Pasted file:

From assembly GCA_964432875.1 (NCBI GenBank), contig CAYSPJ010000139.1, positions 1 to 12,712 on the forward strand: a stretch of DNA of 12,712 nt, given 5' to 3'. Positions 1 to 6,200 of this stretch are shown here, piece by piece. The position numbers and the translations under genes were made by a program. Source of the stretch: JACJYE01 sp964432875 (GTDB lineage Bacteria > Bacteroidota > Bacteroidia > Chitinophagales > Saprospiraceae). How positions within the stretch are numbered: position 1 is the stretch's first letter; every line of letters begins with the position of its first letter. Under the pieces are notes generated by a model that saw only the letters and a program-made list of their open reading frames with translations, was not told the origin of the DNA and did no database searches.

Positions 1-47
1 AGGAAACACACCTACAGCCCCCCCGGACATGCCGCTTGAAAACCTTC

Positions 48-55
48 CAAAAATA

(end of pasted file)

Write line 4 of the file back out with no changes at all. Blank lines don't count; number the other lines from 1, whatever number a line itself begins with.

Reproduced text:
Positions 48-55